RIO DE JANEIRO — Brazilian police on Thursday said they consider as a fugitive the director of a World Cup hospitality company implicated in a ticket scalping scheme.
Investigator Fabio Barucke said that Ray Whelan left the lavish Copacabana Palace through a service entry about an hour before police arrived to re-arrest him. Police accuse Whelan as being the main source of World Cup tickets that were sold to an Algerian national they label as the biggest scalper of Cup tickets.
“He’s now considered a fugitive,” Barucke said outside the hotel. “We have security camera images of him exiting the hotel through a service door.”
He said police expect to broaden their investigation into ticket scalping to include football administrators.
In an earlier detailed statement, Match Services denied any wrongdoing by Whelan, and said he was willing to cooperate with any investigation, confident that it would exonerate him of any wrongdoing.
Under Brazilian law, selling tickets for sporting events above face value is illegal. But it’s a crime that normally results in a fine of about $225 and no prison sentence.
However, Barucke told the AP in an hour-long, exclusive interview late Wednesday night that he’s formally requesting that a judge consider the action of Whelan and at least 11 others already arrested in the alleged scalping scheme of having formed a criminal conspiracy — which could result in significant jail time.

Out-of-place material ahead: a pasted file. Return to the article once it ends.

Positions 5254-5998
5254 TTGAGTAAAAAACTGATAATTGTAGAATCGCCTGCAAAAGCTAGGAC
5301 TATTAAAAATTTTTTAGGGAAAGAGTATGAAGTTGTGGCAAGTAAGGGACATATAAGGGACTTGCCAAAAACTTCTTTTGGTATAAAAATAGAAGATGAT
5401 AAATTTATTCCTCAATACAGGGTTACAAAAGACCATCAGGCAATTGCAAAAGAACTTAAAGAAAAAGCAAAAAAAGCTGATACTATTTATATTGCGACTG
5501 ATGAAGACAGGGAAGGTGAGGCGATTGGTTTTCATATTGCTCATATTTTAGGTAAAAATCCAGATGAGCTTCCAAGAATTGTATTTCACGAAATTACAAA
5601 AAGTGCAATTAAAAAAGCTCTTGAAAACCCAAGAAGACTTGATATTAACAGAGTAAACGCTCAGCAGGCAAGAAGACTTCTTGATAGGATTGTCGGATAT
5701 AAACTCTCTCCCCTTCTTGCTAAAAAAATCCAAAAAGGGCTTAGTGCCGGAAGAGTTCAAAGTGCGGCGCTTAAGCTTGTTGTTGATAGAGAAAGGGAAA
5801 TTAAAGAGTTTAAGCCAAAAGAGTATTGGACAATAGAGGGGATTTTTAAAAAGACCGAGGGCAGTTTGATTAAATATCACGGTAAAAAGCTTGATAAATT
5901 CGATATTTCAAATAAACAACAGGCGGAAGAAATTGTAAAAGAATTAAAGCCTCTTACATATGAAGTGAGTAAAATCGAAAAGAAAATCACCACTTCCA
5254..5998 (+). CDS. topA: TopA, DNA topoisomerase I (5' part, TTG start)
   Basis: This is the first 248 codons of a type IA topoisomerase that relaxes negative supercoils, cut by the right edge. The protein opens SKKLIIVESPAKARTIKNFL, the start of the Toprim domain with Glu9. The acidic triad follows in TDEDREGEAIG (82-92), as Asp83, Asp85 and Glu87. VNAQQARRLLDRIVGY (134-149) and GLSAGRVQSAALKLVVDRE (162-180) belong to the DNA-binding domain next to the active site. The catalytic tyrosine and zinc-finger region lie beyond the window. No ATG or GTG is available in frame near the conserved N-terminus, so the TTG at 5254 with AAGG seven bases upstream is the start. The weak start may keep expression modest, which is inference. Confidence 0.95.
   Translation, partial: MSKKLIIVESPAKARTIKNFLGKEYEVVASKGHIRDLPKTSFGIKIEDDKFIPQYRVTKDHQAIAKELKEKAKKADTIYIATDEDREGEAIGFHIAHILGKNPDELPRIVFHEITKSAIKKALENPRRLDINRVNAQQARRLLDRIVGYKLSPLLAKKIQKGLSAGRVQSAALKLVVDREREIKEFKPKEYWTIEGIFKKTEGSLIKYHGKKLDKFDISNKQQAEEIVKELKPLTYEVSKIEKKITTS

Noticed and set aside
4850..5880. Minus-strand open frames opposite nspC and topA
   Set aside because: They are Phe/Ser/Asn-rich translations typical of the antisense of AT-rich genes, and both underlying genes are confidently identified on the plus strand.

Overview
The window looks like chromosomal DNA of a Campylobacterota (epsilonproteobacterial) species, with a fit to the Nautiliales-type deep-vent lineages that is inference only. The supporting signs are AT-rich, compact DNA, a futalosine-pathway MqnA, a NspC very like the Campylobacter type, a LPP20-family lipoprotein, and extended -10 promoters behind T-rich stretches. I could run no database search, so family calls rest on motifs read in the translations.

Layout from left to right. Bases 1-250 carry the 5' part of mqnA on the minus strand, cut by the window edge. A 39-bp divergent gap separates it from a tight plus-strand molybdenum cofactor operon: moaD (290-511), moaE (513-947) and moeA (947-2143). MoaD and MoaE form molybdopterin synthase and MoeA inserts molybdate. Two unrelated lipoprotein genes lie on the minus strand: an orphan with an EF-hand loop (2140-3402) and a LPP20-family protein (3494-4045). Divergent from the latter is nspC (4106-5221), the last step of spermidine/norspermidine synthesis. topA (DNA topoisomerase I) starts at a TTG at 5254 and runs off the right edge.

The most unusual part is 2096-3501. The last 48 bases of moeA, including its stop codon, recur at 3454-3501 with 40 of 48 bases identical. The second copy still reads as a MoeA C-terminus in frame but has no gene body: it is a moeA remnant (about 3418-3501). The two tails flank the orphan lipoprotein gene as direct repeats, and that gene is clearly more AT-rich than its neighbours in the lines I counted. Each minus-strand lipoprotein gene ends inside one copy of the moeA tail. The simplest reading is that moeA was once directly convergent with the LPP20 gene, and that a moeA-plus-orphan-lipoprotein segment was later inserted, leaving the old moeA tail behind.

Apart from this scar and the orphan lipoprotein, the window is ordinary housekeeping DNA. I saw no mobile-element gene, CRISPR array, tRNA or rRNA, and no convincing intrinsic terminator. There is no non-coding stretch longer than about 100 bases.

That would “give a shot of adrenaline” to the police investigation, Barucke said, adding that authorities had recorded about 50,000 phone calls of suspected scalpers in Rio de Janeiro, recordings that started about a month before the Cup began.
“We’ve only analyzed about 25,000 of those calls,” Barucke said, adding that he’s extremely confident that football officials will also be implicated.
The MATCH group, which owns rights to sell World Cup hospitality packages, has acknowledged that Whelan and Algerian national Lamine Fofana discussed cash sales of final tickets for $25,000 in telephone calls wiretapped by Rio de Janeiro police — but say those were packages that included not just tickets but VIP services, hence the high price.